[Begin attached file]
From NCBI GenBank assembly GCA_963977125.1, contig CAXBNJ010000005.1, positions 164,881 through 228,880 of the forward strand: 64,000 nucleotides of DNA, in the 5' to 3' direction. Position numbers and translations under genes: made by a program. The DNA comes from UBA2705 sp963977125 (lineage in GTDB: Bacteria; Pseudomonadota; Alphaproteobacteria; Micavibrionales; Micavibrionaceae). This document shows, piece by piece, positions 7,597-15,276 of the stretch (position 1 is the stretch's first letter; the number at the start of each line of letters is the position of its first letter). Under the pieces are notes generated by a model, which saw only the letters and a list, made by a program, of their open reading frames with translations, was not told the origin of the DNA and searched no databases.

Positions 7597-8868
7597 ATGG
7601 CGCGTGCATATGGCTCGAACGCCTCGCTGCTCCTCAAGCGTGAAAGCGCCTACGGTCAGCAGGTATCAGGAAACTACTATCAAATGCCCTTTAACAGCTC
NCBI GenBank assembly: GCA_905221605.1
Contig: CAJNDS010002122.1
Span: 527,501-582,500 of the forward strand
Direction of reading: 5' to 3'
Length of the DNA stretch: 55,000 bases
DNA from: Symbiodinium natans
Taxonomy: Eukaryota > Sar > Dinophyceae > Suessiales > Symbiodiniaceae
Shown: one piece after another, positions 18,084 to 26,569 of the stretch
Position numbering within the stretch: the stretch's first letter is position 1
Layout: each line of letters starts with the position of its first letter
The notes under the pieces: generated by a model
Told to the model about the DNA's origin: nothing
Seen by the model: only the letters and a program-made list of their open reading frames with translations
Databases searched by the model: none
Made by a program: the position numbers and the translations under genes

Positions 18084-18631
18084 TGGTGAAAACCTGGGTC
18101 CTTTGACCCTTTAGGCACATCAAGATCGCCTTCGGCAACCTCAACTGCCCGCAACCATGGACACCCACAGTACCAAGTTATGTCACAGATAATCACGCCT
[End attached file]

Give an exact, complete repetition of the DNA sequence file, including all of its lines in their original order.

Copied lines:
From NCBI GenBank assembly GCA_963977125.1, contig CAXBNJ010000005.1, positions 164,881 through 228,880 of the forward strand: 64,000 nucleotides of DNA, in the 5' to 3' direction. Position numbers and translations under genes: made by a program. The DNA comes from UBA2705 sp963977125 (lineage in GTDB: Bacteria; Pseudomonadota; Alphaproteobacteria; Micavibrionales; Micavibrionaceae). This document shows, piece by piece, positions 7,597-15,276 of the stretch (position 1 is the stretch's first letter; the number at the start of each line of letters is the position of its first letter). Under the pieces are notes generated by a model, which saw only the letters and a list, made by a program, of their open reading frames with translations, was not told the origin of the DNA and searched no databases.

Positions 7597-8868
7597 ATGG
7601 CGCGTGCATATGGCTCGAACGCCTCGCTGCTCCTCAAGCGTGAAAGCGCCTACGGTCAGCAGGTATCAGGAAACTACTATCAAATGCCCTTTAACAGCTC
NCBI GenBank assembly: GCA_905221605.1
Contig: CAJNDS010002122.1
Span: 527,501-582,500 of the forward strand
Direction of reading: 5' to 3'
Length of the DNA stretch: 55,000 bases
DNA from: Symbiodinium natans
Taxonomy: Eukaryota > Sar > Dinophyceae > Suessiales > Symbiodiniaceae
Shown: one piece after another, positions 18,084 to 26,569 of the stretch
Position numbering within the stretch: the stretch's first letter is position 1
Layout: each line of letters starts with the position of its first letter
The notes under the pieces: generated by a model
Told to the model about the DNA's origin: nothing
Seen by the model: only the letters and a program-made list of their open reading frames with translations
Databases searched by the model: none
Made by a program: the position numbers and the translations under genes

Positions 18084-18631
18084 TGGTGAAAACCTGGGTC
18101 CTTTGACCCTTTAGGCACATCAAGATCGCCTTCGGCAACCTCAACTGCCCGCAACCATGGACACCCACAGTACCAAGTTATGTCACAGATAATCACGCCT